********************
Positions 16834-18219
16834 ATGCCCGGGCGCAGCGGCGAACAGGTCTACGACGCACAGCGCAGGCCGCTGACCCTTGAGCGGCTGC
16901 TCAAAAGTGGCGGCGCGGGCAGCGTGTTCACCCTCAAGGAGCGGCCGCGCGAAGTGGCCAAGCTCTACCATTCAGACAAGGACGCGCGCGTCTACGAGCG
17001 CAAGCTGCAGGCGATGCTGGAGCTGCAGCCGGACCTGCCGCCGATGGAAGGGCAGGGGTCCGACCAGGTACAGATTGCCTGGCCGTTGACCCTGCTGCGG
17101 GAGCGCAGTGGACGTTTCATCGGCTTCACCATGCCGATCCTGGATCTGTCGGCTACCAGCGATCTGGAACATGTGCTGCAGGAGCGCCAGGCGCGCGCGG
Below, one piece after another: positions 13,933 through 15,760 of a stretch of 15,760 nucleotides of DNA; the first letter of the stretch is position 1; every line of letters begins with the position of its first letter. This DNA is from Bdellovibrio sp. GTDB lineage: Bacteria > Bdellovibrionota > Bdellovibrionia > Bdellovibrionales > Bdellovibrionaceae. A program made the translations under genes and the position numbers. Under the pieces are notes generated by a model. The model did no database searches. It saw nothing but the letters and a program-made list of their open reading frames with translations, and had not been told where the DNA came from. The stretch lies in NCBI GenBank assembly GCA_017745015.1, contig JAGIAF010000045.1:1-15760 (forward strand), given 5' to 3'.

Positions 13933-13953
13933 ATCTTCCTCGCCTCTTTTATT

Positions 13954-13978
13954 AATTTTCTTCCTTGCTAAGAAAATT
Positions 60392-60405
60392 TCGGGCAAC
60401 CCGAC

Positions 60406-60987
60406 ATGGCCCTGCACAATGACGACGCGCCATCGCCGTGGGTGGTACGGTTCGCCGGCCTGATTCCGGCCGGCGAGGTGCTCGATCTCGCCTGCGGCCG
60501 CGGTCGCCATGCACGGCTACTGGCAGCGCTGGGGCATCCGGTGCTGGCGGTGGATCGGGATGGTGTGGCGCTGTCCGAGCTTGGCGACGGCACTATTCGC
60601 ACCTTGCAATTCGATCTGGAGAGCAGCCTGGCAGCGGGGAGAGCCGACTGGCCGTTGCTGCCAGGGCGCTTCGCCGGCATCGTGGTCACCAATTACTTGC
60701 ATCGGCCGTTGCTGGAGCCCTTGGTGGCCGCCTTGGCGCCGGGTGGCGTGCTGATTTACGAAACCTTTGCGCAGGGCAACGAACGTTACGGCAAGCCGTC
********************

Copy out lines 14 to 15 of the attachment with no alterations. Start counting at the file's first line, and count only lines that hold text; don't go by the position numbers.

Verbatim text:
Positions 60406-60987
60406 ATGGCCCTGCACAATGACGACGCGCCATCGCCGTGGGTGGTACGGTTCGCCGGCCTGATTCCGGCCGGCGAGGTGCTCGATCTCGCCTGCGGCCG